Switching from Windows

   1 [00:01] <ClassBot> Logs for this session will be available at http://irclogs.ubuntu.com/2011/01/30/%23ubuntu-classroom.html following the conclusion of the session.
   2 [00:02] <cprofitt> hello all
   3 [00:05] <cprofitt> We are going to discuss - Switching to Ubuntu
   4 [00:05] <cprofitt> There are really two 'ways' of doing this...
   5 [00:05] <cprofitt> 1)  Leave your former OS and use only Ubuntu
   6 [00:06] <cprofitt> 2) gradually changing from your other OS to Ubuntu
   7 [00:07] <cprofitt> I am going to make the assumption that most would want to take option 2 as the first one can be fairly frightening
   8 [00:07] <cprofitt> in both cases the first step would be to back up your data... your data can not be re-installed like an OS can
   9 [00:07] <cprofitt> so make sure you have that backed up.
  10 [00:08] <cprofitt> if you are running Windows 7 you can actually backup your data and your OS (in case you want to go back)
  11 [00:10] <cprofitt> in other cases you can simple copy your data files over to an external storage device; hard drive or usb memory stick
  12 [00:10] <cprofitt> any question yet at this point?
  13 [00:11] <cprofitt> ok... moving on
  14 [00:12] <cprofitt> once you have your backup complete you will want to decide -- full Linux, dual environment or virtual environment
  15 [00:12] <cprofitt> both of the later two allow you to use both operating systems
  16 [00:12] <cprofitt> a virtual environment will allow you to use both at the same time
  17 [00:12] <cprofitt> this is the method many of us choose when we have applications that can not be replaced that run only in Windows
  18 [00:13] <cprofitt> I want to stress that such applications are rare for home users, but they do exist... or in some cases you may prefer a Windows application to its alternatives
  19 [00:14] <cprofitt> the only applications that can not run in a virtual environment are most Windows games (they require 3d acceleration) and some multimedia applications that also make use of direct3D functionality like Movie Maker
  20 [00:15] <cprofitt> good examples of software that can be used inside a virtual environment are Active Directory management tools, VMWare Management tools, tax software and numerous others
  21 [00:16] <cprofitt> If you need applications that require hardware 3d acceleration you will want a dual boot solution and not a virtual solution
  22 [00:16] <cprofitt> A one hour block is too small to go in to the complete details
  23 [00:16] <cprofitt> but here is a link to a set of instructions for dual booting
  24 [00:16] <cprofitt> https://help.ubuntu.com/community/WindowsDualBoot
  25 [00:17] <cprofitt> you can also ask for assistance in #ubuntu-beginners
  26 [00:17] <cprofitt> here is another wiki page about dual booting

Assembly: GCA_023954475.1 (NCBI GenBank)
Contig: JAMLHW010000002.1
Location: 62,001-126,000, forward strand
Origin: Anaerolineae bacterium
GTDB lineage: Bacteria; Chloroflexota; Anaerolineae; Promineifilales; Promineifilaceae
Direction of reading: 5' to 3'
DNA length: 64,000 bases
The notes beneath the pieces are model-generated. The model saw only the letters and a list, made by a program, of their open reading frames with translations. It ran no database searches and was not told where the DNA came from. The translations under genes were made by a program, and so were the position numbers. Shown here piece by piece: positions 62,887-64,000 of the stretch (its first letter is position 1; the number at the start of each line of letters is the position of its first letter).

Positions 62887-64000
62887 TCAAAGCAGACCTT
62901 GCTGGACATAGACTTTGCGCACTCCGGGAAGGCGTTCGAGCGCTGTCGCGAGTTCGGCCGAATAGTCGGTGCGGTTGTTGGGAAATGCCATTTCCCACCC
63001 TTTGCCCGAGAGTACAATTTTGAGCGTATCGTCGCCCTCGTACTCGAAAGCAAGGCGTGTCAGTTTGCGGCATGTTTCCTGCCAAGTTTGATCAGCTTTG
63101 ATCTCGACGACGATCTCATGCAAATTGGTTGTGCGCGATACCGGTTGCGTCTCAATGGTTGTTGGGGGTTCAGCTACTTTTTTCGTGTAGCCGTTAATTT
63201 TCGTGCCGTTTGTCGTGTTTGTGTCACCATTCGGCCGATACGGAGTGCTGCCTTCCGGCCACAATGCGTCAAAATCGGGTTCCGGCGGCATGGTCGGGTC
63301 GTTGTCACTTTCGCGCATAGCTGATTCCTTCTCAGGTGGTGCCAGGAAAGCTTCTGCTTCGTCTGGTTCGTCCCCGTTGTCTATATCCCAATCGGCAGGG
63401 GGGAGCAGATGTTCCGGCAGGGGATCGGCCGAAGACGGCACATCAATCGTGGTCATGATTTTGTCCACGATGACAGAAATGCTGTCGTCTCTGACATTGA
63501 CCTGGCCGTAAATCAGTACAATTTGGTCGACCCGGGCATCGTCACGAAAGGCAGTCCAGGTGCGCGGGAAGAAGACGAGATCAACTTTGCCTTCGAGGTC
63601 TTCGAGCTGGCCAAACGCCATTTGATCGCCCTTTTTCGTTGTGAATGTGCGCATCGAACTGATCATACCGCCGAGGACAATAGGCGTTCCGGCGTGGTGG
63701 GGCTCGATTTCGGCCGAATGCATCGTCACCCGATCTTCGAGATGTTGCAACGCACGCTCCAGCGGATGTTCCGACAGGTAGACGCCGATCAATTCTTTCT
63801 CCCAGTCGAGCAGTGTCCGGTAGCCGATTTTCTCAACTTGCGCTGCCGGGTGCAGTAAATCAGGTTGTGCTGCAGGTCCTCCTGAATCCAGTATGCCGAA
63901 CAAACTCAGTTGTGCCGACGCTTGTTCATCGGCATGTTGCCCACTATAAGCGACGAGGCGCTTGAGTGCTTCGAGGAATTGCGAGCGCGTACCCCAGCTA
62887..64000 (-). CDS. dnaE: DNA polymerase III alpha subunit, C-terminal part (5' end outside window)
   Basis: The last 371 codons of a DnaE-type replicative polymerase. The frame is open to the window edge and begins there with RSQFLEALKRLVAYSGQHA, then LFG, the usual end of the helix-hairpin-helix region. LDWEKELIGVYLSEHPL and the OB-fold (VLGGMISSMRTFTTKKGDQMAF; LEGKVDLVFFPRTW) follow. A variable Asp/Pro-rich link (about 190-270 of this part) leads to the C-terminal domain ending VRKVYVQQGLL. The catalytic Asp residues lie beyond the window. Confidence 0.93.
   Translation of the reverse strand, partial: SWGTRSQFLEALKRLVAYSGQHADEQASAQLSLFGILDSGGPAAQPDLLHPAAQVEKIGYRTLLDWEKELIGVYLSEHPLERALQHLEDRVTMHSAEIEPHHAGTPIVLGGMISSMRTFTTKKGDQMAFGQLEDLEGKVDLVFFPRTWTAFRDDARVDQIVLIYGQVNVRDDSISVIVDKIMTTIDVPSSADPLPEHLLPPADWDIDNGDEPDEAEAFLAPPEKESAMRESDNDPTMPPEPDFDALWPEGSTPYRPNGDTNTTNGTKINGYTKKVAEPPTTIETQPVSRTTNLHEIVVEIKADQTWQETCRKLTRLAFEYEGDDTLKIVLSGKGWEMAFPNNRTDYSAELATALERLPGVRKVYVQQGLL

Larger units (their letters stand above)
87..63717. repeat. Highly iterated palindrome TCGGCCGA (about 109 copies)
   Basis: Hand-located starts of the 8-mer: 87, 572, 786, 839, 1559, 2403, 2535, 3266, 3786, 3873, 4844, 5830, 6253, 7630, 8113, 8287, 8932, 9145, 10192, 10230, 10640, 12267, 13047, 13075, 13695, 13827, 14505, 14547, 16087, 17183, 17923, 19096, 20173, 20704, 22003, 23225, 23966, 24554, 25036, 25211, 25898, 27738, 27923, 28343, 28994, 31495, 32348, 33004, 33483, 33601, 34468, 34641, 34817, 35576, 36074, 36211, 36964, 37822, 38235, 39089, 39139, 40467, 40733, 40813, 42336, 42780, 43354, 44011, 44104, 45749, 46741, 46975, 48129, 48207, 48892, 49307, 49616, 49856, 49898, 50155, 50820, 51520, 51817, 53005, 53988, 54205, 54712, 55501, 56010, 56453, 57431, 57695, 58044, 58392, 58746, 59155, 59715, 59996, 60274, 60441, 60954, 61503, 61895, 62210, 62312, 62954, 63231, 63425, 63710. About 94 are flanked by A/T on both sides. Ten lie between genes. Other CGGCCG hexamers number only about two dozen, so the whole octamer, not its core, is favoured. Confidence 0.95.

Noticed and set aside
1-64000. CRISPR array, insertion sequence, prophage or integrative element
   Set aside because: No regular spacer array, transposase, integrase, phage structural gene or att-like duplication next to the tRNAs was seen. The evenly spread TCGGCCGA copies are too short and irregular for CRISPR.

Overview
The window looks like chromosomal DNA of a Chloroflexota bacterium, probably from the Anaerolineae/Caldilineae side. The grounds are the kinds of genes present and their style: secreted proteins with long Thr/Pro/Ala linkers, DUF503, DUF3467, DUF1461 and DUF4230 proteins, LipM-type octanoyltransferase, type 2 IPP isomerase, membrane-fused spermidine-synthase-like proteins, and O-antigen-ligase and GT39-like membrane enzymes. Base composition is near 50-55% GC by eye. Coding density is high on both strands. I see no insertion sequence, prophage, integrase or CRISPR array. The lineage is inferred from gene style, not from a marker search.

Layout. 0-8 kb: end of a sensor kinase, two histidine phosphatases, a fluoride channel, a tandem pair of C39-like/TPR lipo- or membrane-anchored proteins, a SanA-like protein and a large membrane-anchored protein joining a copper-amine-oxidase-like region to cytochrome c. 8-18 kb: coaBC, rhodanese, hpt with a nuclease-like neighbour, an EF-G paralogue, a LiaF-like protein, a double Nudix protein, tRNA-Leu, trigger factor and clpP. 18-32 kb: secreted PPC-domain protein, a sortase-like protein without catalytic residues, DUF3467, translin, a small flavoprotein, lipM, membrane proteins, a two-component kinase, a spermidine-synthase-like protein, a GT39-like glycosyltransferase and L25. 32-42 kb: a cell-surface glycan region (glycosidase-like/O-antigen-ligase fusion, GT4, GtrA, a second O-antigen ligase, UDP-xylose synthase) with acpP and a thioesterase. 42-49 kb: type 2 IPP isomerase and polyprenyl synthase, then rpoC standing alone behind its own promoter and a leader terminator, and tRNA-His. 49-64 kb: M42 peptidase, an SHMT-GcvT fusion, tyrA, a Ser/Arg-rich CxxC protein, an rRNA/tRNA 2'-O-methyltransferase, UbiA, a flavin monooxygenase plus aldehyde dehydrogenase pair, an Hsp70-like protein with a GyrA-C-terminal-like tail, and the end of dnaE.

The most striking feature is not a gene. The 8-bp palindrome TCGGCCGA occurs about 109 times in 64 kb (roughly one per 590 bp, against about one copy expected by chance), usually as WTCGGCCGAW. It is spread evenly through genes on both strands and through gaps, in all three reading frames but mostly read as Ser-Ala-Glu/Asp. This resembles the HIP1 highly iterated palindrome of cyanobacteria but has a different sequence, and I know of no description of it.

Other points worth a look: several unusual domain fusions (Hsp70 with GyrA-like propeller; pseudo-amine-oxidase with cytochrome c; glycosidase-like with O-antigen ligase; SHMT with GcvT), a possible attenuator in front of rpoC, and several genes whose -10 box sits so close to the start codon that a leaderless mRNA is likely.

27 [00:17] <cprofitt> https://wiki.ubuntu.com/DualBootMigration
  28 [00:18] <cprofitt> the one recommendation I do have is that if you have Windows 7 or Vista that you should use the built-in partition editor (Windows) to resize your Windows partition
  29 [00:18] <cprofitt> there is a lower chance of an issue
  30 [00:19] <cprofitt> The best write up I have seen for using Windows to resize your partition is here
  31 [00:19] <cprofitt> http://www.howtogeek.com/howto/windows-vista/resize-a-partition-for-free-in-windows-vista/
  32 [00:20] <cprofitt> Another option is to use that does not require a repartion is using Wubi
  33 [00:20] <cprofitt> instructions for this can be found here
  34 [00:20] <cprofitt> https://wiki.ubuntu.com/WubiGuide
  35 [00:21] <cprofitt> Wubi actually loads inside of Windows and takes care of installing Ubuntu
  36 [00:21] <cprofitt> for virtualization you have two options
  37 [00:22] <cprofitt> run Ubuntu as a guest on Windows
  38 [00:22] <cprofitt> or run Windows as a guest on Ubuntu
  39 [00:22] <cprofitt> personally, as a Microsoft Systems Administrator by day, I prefer to run Windows as my guest
  40 [00:23] <cprofitt> Ubuntu takes less memory and I feel much more secure being able to control my firewall with Linux than the other way around
  41 [00:23] <cprofitt> in both cases I would recommend using VirtualBox
  42 [00:23] <cprofitt> Mostly because VirtualBox is cross platform
  43 [00:23] <cprofitt> http://www.virtualbox.org/
  44 [00:24] <cprofitt> regardless of how you choose to take that first step... your next step will be trying to be 'productive' in your new OS environment
  45 [00:24] <cprofitt> one of the sites that helped me evaluate 'alternative' applications was Linux App Finder
  46 [00:25] <cprofitt> http://linuxappfinder.com/alternatives
  47 [00:25] <cprofitt> if you were using FOSS apps on Windows you will likely be able to just install the same applications on Ubuntu, but if you were in the jail cell with the proprietary apps you will find the site very useful
  48 [00:27] <cprofitt> the site has multiple applications for each proprietary application and when you click on the app you are presented with a page that gives you a description, a rating (if it has been rated), a link to the app's website and if the application is in the repositories
  49 [00:27] <cprofitt> repositories...
  50 [00:27] <cprofitt> wondering what they are?
  51 [00:27] <cprofitt> repositories are what inspired Apple to build the 'app store'
  52 [00:28] <cprofitt> repositories contain multiple applications that are able to be installed on your computer without fear of getting a trojan or malware
  53 [00:28] <cprofitt> In Ubuntu in is called the Ubuntu SOftware Center
  54 [00:28] <cprofitt> which is also a great place to just browse for applications
  55 [00:29] <cprofitt> maybe even find some great ones that you would not have known about
  56 [00:29] <cprofitt> the best part... no expense to try them
  57 [00:29] <cprofitt> palhmbs> QUESTION: Is it better to start with an older Ubuntu version if my machine is low spec?
  58 [00:30] <cprofitt> palhmbs: I would say no. If you machine is too low spec to run the full Ubuntu I would try a up-to-date version of one of the low spec alternatives
  59 [00:31] <cprofitt> lubuntu, xubuntu or even use the alternative installer and carefully choose the components you want
  60 [00:31] <cprofitt> if your version is too far back it will not be official supported...
  61 [00:31] <cprofitt> updates, etc...
  62 [00:31] <cprofitt> LTS versions, on the desktop, are supported for two years